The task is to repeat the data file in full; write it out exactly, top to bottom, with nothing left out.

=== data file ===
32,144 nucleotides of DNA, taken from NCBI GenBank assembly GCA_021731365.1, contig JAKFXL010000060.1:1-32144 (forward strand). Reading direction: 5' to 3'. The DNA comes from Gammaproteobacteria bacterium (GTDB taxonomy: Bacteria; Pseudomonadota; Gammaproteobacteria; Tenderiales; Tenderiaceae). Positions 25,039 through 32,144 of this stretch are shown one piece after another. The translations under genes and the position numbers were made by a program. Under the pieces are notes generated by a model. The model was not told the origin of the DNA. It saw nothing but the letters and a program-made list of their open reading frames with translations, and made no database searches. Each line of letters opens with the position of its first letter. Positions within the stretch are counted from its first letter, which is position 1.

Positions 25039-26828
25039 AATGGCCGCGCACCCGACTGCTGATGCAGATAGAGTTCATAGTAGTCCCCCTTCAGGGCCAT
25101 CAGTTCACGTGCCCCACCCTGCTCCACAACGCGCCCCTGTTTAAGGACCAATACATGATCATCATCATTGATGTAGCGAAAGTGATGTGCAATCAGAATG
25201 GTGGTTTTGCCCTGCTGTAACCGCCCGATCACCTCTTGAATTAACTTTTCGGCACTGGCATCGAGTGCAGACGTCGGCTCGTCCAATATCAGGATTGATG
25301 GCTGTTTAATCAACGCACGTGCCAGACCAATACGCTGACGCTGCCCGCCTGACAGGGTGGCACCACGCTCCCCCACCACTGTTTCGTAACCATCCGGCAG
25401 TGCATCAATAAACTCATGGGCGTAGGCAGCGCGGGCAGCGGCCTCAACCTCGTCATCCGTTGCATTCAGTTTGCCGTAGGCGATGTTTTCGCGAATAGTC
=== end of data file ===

32,144 nucleotides of DNA, taken from NCBI GenBank assembly GCA_021731365.1, contig JAKFXL010000060.1:1-32144 (forward strand). Reading direction: 5' to 3'. The DNA comes from Gammaproteobacteria bacterium (GTDB taxonomy: Bacteria; Pseudomonadota; Gammaproteobacteria; Tenderiales; Tenderiaceae). Positions 25,039 through 32,144 of this stretch are shown one piece after another. The translations under genes and the position numbers were made by a program. Under the pieces are notes generated by a model. The model was not told the origin of the DNA. It saw nothing but the letters and a program-made list of their open reading frames with translations, and made no database searches. Each line of letters opens with the position of its first letter. Positions within the stretch are counted from its first letter, which is position 1.

Positions 25039-26828
25039 AATGGCCGCGCACCCGACTGCTGATGCAGATAGAGTTCATAGTAGTCCCCCTTCAGGGCCAT
25101 CAGTTCACGTGCCCCACCCTGCTCCACAACGCGCCCCTGTTTAAGGACCAATACATGATCATCATCATTGATGTAGCGAAAGTGATGTGCAATCAGAATG
25201 GTGGTTTTGCCCTGCTGTAACCGCCCGATCACCTCTTGAATTAACTTTTCGGCACTGGCATCGAGTGCAGACGTCGGCTCGTCCAATATCAGGATTGATG
25301 GCTGTTTAATCAACGCACGTGCCAGACCAATACGCTGACGCTGCCCGCCTGACAGGGTGGCACCACGCTCCCCCACCACTGTTTCGTAACCATCCGGCAG
25401 TGCATCAATAAACTCATGGGCGTAGGCAGCGCGGGCAGCGGCCTCAACCTCGTCATCCGTTGCATTCAGTTTGCCGTAGGCGATGTTTTCGCGAATAGTC